Redeemer Pacific College is a one-of-a-kind Catholic college embedded within Trinity Western University (TWU), an evangelical Christian institution that offers undergraduate degrees in 45 majors.
Located less than a half hour north of the American border in British Columbia, the University draws about 21 percent of its 2,700 undergraduates from the United States. Aside from the expected theological differences, Catholic families will be pleased with the emphasis of Trinity Western on authentic Christian identity and students’ moral development.
The embedded Redeemer Pacific College (RPC), founded in 1999, offers more than 25 courses in Catholic studies for about 120 students dually enrolled at the College and University. The College building includes a classroom, faculty offices, student lounge, supplemental library, and chapel.
RPC does not offer its own degree, but courses can be applied to a TWU degree. The College does offer three certificates—liberal arts, theology and education—and its courses can be used to satisfy a Catholic studies minor through the University’s religious studies department.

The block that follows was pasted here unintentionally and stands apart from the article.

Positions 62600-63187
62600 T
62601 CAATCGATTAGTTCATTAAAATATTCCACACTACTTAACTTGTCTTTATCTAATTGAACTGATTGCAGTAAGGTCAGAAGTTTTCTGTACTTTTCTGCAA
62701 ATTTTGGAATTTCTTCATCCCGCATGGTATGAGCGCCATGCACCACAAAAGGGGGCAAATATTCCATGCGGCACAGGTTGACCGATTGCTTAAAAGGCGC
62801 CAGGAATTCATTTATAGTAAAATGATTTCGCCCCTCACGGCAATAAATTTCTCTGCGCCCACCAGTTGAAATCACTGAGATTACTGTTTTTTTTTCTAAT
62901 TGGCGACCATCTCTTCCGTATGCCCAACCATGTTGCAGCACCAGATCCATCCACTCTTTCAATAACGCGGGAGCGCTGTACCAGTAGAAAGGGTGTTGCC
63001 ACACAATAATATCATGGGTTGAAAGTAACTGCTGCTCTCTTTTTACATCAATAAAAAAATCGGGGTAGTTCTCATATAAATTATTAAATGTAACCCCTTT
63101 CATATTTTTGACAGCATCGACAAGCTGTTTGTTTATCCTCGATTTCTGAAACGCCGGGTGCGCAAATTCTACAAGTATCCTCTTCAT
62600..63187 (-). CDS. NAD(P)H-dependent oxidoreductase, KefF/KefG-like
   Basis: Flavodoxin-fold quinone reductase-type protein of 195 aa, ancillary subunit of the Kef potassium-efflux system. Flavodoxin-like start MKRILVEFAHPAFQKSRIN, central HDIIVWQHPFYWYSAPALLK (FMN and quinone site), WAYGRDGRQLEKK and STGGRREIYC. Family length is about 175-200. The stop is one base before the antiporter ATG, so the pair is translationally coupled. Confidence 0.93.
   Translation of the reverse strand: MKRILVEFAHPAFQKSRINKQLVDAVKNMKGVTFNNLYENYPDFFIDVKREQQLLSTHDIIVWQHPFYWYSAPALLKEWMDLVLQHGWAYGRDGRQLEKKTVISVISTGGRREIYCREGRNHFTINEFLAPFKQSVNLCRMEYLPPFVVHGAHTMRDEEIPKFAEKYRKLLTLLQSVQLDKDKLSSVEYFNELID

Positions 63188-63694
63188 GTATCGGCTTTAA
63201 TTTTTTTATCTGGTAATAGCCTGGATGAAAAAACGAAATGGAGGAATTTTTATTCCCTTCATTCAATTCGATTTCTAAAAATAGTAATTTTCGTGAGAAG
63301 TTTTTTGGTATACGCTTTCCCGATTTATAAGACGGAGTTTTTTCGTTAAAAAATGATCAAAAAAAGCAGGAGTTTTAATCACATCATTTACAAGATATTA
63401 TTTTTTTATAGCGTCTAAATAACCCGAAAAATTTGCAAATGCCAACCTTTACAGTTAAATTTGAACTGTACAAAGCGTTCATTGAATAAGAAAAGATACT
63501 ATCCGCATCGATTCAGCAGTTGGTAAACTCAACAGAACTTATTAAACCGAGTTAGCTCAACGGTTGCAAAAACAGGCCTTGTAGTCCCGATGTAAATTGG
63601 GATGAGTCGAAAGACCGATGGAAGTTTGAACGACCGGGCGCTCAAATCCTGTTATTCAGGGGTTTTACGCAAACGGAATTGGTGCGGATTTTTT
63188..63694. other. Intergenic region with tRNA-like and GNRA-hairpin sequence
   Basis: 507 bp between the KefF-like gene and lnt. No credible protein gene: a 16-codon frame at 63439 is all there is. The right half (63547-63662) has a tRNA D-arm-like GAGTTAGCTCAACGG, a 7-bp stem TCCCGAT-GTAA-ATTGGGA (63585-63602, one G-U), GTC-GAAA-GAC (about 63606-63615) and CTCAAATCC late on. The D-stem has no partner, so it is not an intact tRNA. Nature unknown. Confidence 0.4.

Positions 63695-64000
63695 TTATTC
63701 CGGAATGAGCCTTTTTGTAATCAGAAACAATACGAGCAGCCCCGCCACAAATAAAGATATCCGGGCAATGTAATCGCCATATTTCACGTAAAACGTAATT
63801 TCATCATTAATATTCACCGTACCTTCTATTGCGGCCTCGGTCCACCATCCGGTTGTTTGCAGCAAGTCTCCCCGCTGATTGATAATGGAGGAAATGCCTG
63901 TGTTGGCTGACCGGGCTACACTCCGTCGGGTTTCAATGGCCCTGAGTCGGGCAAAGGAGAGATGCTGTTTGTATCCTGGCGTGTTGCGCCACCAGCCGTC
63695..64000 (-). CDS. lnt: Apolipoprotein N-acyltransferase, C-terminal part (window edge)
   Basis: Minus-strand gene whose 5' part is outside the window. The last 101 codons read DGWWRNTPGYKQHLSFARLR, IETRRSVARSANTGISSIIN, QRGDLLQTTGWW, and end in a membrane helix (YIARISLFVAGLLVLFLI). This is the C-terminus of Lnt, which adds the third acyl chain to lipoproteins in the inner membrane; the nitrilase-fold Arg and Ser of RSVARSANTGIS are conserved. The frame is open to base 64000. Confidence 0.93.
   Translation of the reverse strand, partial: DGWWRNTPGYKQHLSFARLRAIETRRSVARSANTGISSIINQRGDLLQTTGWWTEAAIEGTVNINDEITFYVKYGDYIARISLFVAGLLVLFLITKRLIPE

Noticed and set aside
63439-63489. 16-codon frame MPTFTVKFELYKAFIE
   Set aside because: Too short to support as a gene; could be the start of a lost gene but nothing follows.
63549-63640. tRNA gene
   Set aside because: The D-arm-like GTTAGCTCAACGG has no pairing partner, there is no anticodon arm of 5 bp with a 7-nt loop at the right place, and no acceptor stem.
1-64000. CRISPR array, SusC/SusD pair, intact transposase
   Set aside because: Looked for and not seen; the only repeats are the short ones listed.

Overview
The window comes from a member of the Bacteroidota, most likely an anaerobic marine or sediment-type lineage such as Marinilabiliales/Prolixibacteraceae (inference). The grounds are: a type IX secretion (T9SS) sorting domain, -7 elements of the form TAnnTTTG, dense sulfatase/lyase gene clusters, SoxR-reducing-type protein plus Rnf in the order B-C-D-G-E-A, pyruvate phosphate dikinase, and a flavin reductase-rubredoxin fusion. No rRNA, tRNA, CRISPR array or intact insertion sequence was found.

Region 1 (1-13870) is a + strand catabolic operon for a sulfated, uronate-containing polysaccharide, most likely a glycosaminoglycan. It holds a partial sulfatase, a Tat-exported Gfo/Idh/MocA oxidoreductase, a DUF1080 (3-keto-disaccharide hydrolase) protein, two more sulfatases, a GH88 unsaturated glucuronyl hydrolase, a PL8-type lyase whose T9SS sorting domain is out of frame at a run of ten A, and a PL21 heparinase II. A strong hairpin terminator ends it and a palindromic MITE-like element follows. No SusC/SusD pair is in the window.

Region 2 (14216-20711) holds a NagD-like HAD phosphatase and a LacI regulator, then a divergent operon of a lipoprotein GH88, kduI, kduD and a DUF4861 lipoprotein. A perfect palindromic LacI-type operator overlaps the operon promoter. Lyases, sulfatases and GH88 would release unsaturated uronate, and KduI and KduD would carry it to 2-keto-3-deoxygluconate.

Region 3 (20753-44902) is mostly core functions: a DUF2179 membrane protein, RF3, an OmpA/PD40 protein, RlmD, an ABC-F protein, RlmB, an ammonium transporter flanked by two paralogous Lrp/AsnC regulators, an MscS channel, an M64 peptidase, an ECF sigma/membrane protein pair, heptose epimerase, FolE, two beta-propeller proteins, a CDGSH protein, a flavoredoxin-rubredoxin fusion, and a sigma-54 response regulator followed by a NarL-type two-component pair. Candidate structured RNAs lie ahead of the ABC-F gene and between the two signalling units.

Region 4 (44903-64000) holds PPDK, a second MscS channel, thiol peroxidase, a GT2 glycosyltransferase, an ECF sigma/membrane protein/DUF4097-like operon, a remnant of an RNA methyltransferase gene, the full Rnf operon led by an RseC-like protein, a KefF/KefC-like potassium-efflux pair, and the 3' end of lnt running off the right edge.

The College’s nine-member board of governors includes Father John McCarthy, representative for the Archdiocese of Vancouver. Reflecting RPC’s “associate college” partnership with the Franciscan University of Steubenville, one FUS faculty member, Dr. Andrew Minto, serves on the College’s board of governors.
RPC’s president is Dr. Christine Jones, who earned her M.A. and Ph.D. from McGill University and a Canada-Research Chair post-doctorate in religion and culture from the University of British Columbia. New additions to the faculty include theologian Dr. Christophe Potworowski, the former chair of Catholic studies at McGill, and Sister Gabriella Yi, O.P., who is completing a doctoral degree in theology at Rome’s Angelicum.
Depending on the exchange rate with Canada, RPC’s price can be very attractive to Americans. Total tuition, room, and board in 2012-13 was C$24,920 as of September 2012. Students in their freshman year receive a $750 discount for each RPC course that they take, up to 8 courses, and a $400 discount in subsequent years. Vancouver’s Archbishop J. Michael Miller, C.S.B., former secretary to the Vatican’s Congregation for Catholic Education, recently provided the College an endowed scholarship fund, and two other scholarships are available to students. Other financial aid is available.